Monroe Warshaw loves travel, history and his dog, a gentle and sweet-faced golden retriever named Pastrami. Warshaw, a New York-based dealer in Old Master drawings, takes Pastrami with him on his journeys around the world. He poses Pastrami in front of sites of historical interest, puts a historically appropriate hat or headdress on her head and snaps picture of his loyal friend.
A collection of Warshaw’s Pastrami photographs can be seen at the Hartford Public Library’s Albany Branch. The exhibit is loosey-goosey: Hundreds of unframed prints, some curling at the edges, hang from clothespins on a series of strings in a room filled with chairs, tables, boxes and other library things.
That casual and approachable presentation is intentional, Warshaw says.
“If you find a photo you really like, you can take it off the wall and keep it,” he says. Librarian Jenna Bivona periodically checks the room to fill empty spaces with new prints. She has done this daily since the show opened May 8, because who can resist a picture of a dog in a hat, especially if it’s free?
Warshaw has been all over Europe and the United States.
“Taking the photos helped me to learn what is unique only to that place,” he says. “Every place has something special when you travel.”
Pastrami has never balked at wearing a hat or sitting still for the pictures, he says. “She loved the attention and she loved the treats.”
Among the photos Warshaw has taken: Pastrami dressed as a ghost in Sleepy Hollow, N.Y.; in New Orleans as Blanche DuBois; wearing a dark, somber lady’s hat at the Edmund Pettus Bridge in Selma, Ala.; in a dunce cap in a one-room schoolhouse; wearing a lettuce leaf in the agricultural capital Salinas, Calif.; wearing a 15th-century style cap in front of a historic church in Germany; in a gondolier’s hat in Venice; in a black Jewish men’s hat with sidelocks attached at the Yiddish Book Center in Amherst, Mass.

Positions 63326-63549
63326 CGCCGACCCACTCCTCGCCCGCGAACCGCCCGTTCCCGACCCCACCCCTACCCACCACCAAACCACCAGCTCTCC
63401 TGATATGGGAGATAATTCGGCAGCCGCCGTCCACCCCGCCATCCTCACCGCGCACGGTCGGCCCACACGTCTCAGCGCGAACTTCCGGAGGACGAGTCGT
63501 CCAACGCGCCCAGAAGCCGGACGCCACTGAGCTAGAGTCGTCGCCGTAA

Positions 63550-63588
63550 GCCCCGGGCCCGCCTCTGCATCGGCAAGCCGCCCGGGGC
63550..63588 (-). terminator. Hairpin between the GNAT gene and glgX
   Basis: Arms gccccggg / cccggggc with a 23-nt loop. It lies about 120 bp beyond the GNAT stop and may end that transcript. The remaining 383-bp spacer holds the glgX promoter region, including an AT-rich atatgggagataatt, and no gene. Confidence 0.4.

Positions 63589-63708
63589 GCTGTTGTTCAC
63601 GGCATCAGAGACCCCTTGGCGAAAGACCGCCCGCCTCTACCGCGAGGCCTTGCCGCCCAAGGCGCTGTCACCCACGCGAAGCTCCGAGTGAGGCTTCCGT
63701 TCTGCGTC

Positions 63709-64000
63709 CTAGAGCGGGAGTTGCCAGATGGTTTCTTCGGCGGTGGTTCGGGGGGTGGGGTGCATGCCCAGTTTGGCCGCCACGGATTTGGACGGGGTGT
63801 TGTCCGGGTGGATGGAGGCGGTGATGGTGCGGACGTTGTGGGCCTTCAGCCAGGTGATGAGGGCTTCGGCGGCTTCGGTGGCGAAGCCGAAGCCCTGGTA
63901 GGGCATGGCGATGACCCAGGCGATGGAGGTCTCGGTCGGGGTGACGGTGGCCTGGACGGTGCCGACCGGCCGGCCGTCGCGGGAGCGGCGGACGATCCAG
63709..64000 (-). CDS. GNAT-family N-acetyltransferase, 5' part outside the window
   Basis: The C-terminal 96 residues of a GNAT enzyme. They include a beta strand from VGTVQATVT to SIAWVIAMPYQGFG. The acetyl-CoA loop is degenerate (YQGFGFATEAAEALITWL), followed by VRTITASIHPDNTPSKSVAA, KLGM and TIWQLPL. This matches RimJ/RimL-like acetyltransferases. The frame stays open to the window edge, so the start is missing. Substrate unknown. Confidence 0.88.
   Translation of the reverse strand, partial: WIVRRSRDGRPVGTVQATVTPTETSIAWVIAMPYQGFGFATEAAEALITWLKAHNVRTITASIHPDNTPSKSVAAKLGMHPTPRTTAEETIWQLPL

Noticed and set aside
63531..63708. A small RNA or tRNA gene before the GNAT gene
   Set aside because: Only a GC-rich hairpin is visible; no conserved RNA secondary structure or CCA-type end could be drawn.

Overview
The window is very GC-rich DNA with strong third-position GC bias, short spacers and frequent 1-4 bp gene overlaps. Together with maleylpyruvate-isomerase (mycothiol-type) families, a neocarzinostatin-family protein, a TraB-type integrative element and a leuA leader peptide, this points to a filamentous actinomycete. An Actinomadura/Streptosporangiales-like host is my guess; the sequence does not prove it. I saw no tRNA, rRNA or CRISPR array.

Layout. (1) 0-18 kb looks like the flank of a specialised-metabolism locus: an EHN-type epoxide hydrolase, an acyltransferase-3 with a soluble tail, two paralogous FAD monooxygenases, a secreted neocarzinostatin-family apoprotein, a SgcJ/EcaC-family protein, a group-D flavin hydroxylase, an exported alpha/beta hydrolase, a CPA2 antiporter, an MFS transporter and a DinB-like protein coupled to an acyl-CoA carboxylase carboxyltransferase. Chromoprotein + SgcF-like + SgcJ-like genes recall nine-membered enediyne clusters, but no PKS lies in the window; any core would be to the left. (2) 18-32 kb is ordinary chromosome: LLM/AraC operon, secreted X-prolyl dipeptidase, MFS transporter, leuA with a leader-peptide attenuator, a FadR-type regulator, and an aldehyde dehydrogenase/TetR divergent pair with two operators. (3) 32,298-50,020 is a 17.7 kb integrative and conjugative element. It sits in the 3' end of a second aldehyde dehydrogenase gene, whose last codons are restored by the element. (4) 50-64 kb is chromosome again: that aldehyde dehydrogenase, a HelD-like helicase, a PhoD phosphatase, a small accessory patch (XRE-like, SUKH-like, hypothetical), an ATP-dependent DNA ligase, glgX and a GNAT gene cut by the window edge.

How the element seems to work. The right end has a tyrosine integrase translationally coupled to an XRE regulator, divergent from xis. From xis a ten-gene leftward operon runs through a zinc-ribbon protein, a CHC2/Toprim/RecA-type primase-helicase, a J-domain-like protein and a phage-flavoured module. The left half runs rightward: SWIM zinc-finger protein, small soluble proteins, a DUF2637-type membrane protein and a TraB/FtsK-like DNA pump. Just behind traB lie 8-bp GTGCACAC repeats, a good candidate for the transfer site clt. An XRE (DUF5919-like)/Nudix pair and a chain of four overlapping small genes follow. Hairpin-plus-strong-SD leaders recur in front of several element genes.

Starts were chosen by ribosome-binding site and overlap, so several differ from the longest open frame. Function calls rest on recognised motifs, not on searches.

At museums, Warshaw does spoofs of the artworks or artists. In front of an Andy Warhol self-portrait, Pastrami wears a straw wig with Warhol-esque wild hair. At Louise Bourgeois’ “Maman” sculpture, the dog wears a red tam with a spider on top. In front of a Cindy Sherman portrait, she wears a headpiece similar to Sherman’s. In front of a Frida Kahlo exhibit, she wears a Kahlo-like topper.
Some hats were handmade by Warshaw, who once worked at his parents’ bridal-veil business. Some were rented from costumers or bought in second-hand stores. Warshaw often bought hats he didn’t yet know how to use. “I wait until I find the right place to use it the one time I’ll need it … what is appropriate for wherever I am taking the photo,” he says.
Not all of Warshaw’s photos are funny. Some offer a sad commentary on history. One photo, in front of the Taos Pueblo in New Mexico, shows Pastrami in the helmet of a Spanish conquistador. He said he got some pushback from people there over that headpiece. “They [the conquistadors] are who enslaved and killed the Indians while searching for the Seven Cities of Gold,” he said. “But it’s history. I want to tell the history of the world with hats.”
PASTRAMI TRAVELS TO HARTFORD is at Hartford Public Library’s Albany Branch, 1250 Albany Ave., until June 16. Details: firstname.lastname@example.org.